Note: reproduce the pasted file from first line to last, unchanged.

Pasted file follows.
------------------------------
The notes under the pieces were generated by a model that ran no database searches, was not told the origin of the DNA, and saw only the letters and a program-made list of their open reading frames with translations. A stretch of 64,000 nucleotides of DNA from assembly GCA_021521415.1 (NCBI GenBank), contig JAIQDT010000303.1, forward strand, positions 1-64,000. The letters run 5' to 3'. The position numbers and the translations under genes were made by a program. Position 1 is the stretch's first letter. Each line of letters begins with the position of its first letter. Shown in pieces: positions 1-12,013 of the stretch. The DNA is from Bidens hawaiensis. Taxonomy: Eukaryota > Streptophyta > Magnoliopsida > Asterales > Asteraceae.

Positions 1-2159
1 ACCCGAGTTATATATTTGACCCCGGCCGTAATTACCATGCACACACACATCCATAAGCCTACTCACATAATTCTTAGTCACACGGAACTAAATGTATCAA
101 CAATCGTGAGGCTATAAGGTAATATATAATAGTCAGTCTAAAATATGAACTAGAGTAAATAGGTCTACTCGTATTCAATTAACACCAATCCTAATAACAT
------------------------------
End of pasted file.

The notes under the pieces were generated by a model that ran no database searches, was not told the origin of the DNA, and saw only the letters and a program-made list of their open reading frames with translations. A stretch of 64,000 nucleotides of DNA from assembly GCA_021521415.1 (NCBI GenBank), contig JAIQDT010000303.1, forward strand, positions 1-64,000. The letters run 5' to 3'. The position numbers and the translations under genes were made by a program. Position 1 is the stretch's first letter. Each line of letters begins with the position of its first letter. Shown in pieces: positions 1-12,013 of the stretch. The DNA is from Bidens hawaiensis. Taxonomy: Eukaryota > Streptophyta > Magnoliopsida > Asterales > Asteraceae.

Positions 1-2159
1 ACCCGAGTTATATATTTGACCCCGGCCGTAATTACCATGCACACACACATCCATAAGCCTACTCACATAATTCTTAGTCACACGGAACTAAATGTATCAA
101 CAATCGTGAGGCTATAAGGTAATATATAATAGTCAGTCTAAAATATGAACTAGAGTAAATAGGTCTACTCGTATTCAATTAACACCAATCCTAATAACAT